Human Spred1 blocking peptide (CDBP2802)

Synthetic Human Spred1 blocking peptide for BL

Product Overview
Blocking peptide for anti-Spred1 antibody
Target
Spred1
Nature
Synthetic
Species Reactivity
Human
Tag/Conjugate
Unconjugated
Application Notes
For in vitro research use only. Not intended for any diagnostic or therapeutic purpose. Not suitable for human or animal consumption.
Procedure
None
Format
Liquid
Concentration
200 μg/ml
Size
50 μg
Buffer
PBS containing 0.02% sodium azide
Preservative
0.02% Sodium Azide
Storage
Store at -20℃, stable for one year.
UniProt ID
Antigen Description
The protein encoded by this gene is a member of the Sprouty family of proteins and is phosphorylated by tyrosine kinase in response to several growth factors. The encoded protein can act as a homodimer or as a heterodimer with SPRED2 to regulate activation of the MAP kinase cascade. Defects in this gene are a cause of neurofibromatosis type 1-like syndrome (NFLS). [provided by RefSeq, Jul 2008]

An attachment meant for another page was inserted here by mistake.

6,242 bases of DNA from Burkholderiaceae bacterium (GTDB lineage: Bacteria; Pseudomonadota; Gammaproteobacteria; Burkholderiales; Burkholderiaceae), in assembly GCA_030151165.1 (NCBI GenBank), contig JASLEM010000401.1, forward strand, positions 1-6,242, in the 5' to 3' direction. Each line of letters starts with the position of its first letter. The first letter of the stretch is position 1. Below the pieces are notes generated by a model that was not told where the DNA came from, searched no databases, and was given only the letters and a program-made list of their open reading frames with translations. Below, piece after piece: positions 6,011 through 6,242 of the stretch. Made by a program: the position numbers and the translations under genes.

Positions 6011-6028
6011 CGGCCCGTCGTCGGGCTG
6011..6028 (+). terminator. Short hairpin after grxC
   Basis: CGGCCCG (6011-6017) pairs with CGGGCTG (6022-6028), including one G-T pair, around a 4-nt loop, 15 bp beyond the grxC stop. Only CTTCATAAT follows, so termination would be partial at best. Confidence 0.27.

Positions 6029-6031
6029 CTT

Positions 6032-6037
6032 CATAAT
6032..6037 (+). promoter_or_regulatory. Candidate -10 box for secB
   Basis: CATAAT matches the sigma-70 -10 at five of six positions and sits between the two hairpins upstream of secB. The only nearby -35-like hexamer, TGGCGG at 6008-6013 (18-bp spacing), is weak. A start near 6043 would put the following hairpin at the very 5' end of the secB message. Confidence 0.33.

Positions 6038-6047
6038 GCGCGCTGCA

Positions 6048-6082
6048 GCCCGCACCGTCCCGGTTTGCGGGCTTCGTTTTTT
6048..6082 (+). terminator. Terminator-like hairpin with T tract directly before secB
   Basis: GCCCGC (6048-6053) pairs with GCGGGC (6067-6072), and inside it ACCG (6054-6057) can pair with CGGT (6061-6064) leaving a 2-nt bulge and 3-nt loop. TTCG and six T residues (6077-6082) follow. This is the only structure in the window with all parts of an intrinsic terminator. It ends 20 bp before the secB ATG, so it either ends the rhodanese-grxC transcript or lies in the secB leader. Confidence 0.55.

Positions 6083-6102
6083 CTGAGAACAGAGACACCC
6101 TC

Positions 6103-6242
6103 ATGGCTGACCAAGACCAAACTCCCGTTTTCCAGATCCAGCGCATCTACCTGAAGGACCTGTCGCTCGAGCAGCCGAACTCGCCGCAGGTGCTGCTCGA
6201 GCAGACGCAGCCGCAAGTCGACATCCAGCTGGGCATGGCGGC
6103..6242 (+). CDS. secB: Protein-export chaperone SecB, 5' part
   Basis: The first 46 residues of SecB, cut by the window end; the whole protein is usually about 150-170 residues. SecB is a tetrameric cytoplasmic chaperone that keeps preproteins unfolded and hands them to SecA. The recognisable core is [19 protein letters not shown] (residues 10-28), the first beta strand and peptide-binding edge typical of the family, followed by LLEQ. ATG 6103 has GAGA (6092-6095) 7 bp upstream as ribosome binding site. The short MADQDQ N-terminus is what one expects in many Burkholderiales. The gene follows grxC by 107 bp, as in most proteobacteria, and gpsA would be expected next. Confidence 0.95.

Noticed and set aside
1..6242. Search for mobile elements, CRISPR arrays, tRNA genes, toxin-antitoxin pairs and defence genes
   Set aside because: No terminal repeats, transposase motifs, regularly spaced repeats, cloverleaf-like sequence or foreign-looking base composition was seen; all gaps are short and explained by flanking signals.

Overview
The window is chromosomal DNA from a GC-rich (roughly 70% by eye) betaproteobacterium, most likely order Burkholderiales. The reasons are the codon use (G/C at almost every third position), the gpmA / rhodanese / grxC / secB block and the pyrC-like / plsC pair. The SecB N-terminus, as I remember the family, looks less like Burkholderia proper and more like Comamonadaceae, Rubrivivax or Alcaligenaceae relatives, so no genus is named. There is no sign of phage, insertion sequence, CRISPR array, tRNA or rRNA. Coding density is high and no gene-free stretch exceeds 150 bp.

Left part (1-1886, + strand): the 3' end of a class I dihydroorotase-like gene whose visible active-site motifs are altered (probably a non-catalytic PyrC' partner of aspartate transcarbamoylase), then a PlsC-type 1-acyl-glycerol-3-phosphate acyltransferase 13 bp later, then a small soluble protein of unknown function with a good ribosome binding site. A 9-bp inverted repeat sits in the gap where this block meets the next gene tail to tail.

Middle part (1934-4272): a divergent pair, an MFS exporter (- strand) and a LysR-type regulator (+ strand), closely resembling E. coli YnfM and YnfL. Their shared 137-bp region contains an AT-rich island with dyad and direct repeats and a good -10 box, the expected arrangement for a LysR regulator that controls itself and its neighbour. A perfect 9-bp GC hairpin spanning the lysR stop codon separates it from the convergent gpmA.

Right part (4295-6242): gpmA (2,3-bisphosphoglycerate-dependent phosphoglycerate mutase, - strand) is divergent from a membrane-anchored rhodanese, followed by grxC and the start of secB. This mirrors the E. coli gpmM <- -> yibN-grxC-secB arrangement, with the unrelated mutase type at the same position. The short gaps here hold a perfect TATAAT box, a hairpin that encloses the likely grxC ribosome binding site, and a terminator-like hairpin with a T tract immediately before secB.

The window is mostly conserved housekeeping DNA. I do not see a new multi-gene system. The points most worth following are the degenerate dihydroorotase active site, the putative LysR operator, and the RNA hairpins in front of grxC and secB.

Function
phosphatase binding; protein binding; stem cell factor receptor binding;
Synonyms
SPRED1; sprouty-related, EVH1 domain containing 1; sprouty-related, EVH1 domain-containing protein 1; FLJ33903; hSpred1; spred-1; suppressor of Ras/MAPK activation; EVH1/Sprouty domain containing protein; NFLS;

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References


Lipoxin A(4) stimulates endothelial miR-126-5p expression and its transfer via microvesicles

FASEB JOURNAL

Authors: Codagnone, Marilina; Recchiuti, Antonio; Lanuti, Paola; Pierdomenico, Anna Maria; Cianci, Eleonora; Patruno, Sara; Mari, Veronica Cecilia; Simiele, Felice; Di Tomo, Pamela; Pandolfi, Assunta; Romano, Mario